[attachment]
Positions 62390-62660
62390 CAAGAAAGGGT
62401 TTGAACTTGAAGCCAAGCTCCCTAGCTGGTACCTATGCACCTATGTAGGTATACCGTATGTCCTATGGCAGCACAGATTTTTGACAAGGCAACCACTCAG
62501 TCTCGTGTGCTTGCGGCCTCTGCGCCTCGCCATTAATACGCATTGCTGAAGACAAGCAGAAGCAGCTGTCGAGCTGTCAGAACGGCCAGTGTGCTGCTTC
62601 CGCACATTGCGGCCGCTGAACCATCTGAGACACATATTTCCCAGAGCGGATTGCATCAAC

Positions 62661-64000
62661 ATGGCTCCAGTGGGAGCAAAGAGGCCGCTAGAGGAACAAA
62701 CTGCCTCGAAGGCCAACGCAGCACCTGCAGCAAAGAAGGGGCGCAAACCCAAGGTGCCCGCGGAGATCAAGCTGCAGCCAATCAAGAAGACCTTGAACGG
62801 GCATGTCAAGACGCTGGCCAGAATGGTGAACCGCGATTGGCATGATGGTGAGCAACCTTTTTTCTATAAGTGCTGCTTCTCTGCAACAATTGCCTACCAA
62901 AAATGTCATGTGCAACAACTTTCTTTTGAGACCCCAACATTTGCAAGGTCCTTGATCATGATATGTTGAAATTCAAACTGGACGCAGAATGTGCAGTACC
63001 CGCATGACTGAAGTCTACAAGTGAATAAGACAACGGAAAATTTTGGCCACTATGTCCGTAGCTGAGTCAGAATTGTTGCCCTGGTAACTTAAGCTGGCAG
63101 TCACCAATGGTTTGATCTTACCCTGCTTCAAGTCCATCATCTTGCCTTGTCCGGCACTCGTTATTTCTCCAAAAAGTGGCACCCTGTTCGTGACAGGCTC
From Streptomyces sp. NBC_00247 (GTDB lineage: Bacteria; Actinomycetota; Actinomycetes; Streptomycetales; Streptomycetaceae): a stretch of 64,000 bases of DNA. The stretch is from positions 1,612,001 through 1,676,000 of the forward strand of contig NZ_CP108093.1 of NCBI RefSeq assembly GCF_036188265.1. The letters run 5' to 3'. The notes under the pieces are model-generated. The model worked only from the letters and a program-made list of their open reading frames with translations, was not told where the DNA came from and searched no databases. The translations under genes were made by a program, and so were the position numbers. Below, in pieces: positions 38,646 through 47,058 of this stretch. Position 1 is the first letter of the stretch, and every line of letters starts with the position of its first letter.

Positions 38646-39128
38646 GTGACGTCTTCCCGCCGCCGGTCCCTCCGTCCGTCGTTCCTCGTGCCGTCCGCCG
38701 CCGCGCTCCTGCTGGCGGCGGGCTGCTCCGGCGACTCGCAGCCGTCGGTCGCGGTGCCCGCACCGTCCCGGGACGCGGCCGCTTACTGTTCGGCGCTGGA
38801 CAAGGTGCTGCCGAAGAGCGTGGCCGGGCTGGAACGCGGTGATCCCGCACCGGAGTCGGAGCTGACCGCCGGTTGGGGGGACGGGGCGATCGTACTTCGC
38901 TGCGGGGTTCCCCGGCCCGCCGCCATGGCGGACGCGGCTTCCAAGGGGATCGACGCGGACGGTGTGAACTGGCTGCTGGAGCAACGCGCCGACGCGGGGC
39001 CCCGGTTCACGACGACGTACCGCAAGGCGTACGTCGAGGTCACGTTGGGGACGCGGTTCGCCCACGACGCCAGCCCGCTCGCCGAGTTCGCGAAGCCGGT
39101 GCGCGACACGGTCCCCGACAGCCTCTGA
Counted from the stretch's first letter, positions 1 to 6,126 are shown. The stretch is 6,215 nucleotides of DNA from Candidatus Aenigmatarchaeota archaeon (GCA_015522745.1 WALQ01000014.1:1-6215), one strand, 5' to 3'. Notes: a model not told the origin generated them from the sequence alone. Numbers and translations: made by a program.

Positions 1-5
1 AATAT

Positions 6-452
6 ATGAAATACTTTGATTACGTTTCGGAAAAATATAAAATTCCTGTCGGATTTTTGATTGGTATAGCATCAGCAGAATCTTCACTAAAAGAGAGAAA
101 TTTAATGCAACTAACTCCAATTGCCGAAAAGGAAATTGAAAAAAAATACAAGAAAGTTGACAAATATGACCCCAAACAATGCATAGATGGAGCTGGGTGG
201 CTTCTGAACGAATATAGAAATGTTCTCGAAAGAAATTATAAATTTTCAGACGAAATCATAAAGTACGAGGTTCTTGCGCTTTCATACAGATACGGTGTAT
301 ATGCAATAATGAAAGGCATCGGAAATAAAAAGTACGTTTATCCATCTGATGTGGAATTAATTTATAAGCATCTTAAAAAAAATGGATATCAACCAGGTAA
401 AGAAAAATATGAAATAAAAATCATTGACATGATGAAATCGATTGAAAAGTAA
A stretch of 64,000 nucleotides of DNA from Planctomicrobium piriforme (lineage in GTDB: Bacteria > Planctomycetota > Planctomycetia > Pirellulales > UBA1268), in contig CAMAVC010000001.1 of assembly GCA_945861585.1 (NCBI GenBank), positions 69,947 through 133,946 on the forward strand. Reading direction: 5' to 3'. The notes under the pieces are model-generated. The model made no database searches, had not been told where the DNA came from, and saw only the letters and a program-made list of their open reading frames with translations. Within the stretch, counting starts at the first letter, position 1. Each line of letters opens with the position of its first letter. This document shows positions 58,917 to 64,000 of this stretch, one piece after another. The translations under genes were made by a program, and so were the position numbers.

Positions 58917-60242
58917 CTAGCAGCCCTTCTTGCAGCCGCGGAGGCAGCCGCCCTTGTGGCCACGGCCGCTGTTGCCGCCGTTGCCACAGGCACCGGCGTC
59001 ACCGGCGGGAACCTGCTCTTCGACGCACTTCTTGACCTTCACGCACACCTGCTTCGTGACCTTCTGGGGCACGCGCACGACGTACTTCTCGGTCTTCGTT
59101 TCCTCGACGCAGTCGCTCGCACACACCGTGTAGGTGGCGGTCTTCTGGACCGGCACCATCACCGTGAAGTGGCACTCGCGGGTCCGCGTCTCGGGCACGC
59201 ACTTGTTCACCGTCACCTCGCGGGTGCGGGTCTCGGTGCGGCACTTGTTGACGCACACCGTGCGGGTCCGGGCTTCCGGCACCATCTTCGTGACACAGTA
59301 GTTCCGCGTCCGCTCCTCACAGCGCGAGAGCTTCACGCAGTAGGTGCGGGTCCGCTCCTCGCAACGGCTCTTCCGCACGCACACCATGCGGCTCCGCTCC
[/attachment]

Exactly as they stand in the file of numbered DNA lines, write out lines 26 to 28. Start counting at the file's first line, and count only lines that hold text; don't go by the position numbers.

101 TTTAATGCAACTAACTCCAATTGCCGAAAAGGAAATTGAAAAAAAATACAAGAAAGTTGACAAATATGACCCCAAACAATGCATAGATGGAGCTGGGTGG
201 CTTCTGAACGAATATAGAAATGTTCTCGAAAGAAATTATAAATTTTCAGACGAAATCATAAAGTACGAGGTTCTTGCGCTTTCATACAGATACGGTGTAT
301 ATGCAATAATGAAAGGCATCGGAAATAAAAAGTACGTTTATCCATCTGATGTGGAATTAATTTATAAGCATCTTAAAAAAAATGGATATCAACCAGGTAA